Tan Son Nhat to spray mosquitoes to prevent Zika spread

Thanh Nien News

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Body temperature scans are used to detect potential quarantine cases at Tan Son Nhat Airport. Photo: Hoang Nhung/TBKTSG Body temperature scans are used to detect potential quarantine cases at Tan Son Nhat Airport. Photo: Hoang Nhung/TBKTSG

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Tan Son Nhat Airport in Ho Chi Minh City will spray for mosquitoes in an attempt to prevent the spread of the Zika virus, which has been linked to brain damage in thousands of infants in Brazil.
Doctor Nguyen Van Sau, director of HCMC International Health Quarantine Center, said the center will conduct the spraying on Thursday night, when the airport is least crowded.
The airport will continue to measure the body temperatures of arrivals and quarantine suspicious cases if necessary. So far, no cases of the mosquito-borne virus have been reported in Vietnam.
During a meeting held on January 29, Deputy Health Minister Nguyen Thanh Long said that Zika poses a possible threat to Vietnam since the virus’ main vector (the Aedes aegypti mosquito) is prominent throughout Vietnam. It is also known for carrying dengue, yellow fever and the Chikungunya virus.
Vietnam has not developed community immunity against the virus, which has been described as spreading “explosively” throughout the Americas.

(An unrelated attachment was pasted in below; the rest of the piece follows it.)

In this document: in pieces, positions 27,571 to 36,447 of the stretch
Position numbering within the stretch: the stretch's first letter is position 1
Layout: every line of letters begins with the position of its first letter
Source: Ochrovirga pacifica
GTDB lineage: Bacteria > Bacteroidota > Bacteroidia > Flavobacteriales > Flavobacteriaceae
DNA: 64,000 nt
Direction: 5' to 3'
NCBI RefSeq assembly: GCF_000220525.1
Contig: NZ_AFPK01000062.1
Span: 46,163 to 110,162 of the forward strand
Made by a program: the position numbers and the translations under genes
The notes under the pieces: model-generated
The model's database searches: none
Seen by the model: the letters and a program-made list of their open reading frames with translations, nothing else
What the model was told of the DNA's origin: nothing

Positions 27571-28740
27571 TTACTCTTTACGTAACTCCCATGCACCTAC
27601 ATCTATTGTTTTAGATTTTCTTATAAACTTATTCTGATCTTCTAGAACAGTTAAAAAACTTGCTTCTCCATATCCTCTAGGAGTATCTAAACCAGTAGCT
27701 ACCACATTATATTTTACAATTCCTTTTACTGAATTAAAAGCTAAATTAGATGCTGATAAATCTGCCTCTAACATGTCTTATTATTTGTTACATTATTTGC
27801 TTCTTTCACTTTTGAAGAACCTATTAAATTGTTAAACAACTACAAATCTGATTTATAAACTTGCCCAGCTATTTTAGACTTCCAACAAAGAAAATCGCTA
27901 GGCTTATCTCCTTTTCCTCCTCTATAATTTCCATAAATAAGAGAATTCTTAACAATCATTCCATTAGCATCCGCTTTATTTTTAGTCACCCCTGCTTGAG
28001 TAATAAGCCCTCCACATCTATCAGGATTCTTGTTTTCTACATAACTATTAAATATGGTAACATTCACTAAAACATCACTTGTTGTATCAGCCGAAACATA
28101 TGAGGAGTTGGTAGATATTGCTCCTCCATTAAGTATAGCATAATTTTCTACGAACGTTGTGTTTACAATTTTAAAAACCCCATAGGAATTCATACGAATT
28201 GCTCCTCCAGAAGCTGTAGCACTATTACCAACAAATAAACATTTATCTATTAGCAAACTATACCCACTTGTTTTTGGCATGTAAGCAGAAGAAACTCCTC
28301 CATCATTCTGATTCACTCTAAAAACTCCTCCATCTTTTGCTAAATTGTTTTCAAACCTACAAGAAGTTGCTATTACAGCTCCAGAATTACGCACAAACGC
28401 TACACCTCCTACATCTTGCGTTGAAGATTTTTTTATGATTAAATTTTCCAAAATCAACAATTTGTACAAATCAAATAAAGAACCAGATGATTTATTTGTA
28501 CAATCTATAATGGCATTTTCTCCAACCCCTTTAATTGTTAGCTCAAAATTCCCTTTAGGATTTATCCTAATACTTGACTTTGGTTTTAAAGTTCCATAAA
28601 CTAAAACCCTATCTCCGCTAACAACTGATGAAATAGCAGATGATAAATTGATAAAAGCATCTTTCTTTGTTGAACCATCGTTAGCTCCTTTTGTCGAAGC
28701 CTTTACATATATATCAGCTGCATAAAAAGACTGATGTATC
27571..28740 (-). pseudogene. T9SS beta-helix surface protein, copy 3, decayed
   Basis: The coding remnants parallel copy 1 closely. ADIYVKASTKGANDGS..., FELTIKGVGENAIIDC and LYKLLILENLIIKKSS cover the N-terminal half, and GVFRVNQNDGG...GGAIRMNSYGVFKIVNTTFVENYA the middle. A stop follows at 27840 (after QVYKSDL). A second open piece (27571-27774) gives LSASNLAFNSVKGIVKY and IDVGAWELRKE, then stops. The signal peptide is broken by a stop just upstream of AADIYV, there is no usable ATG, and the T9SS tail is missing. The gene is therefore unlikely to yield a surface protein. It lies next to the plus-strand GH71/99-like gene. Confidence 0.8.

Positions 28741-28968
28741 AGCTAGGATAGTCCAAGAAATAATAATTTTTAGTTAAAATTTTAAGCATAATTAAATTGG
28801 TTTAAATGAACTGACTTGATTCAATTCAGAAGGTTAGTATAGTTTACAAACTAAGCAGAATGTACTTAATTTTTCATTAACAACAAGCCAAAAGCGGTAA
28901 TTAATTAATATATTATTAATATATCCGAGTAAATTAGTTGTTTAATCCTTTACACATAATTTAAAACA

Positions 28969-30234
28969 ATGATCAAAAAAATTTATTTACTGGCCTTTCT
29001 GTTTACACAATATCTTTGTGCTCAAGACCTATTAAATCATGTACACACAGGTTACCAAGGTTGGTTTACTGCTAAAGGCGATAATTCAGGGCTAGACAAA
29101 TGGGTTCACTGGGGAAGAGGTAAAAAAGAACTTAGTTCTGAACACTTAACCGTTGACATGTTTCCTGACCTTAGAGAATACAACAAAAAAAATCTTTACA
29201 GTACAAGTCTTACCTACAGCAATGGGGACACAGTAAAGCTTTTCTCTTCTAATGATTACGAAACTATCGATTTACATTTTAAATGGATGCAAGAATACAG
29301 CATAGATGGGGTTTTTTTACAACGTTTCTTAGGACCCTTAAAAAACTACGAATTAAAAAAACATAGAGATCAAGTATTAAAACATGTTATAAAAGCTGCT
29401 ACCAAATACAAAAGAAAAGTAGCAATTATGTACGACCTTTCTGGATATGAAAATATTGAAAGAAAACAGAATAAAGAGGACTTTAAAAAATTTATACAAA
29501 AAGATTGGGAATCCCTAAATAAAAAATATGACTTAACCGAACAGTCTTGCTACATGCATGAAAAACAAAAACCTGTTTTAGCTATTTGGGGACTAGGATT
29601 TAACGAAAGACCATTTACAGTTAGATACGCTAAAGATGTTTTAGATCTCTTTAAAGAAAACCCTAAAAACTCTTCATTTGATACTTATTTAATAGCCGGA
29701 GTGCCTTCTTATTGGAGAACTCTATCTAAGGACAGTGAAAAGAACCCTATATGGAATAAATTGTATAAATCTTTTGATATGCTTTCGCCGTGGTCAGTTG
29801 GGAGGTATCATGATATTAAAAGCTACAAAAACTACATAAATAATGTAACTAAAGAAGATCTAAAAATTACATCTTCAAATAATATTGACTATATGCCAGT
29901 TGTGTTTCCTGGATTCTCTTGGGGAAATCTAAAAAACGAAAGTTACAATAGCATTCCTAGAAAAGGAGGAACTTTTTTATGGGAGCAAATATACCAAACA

Thus Long said one infected case in Vietnam could quickly spread to the wider population.
Vietnam's health officials have also recommended its people, especially pregnant women, to avoid traveling to Americas and infected countries at the present.
WHO Director General Margaret Chan declared the Zika virus a global health emergency on Monday and urged governments to control mosquito populations and limit exposure to at-risk individuals (i.e. pregnant women).
No vaccine or treatment is currently available. The symptoms range from mild discomfort to those that closely mirror dengue fever, making it hard for women to know if they have been infected during pregnancy.

Zika was first detected in Africa in 1947 when it was considered a relatively mild disease until the current outbreak started in Brazil in May 2015.

The virus has since spread to 31 countries and territories, with Thailand reporting the first case and the US confirming the first sexually transmitted patient Tuesday. The WHO estimates 3-4 million people across the Americas will be infected with the virus in the next year.
CNN reported that the number of suspected cases of microcephaly, a neurological disorder in which infants are born with smaller craniums and brains, increased to 4,180 as of January 31. At least 51 of those cases have died.

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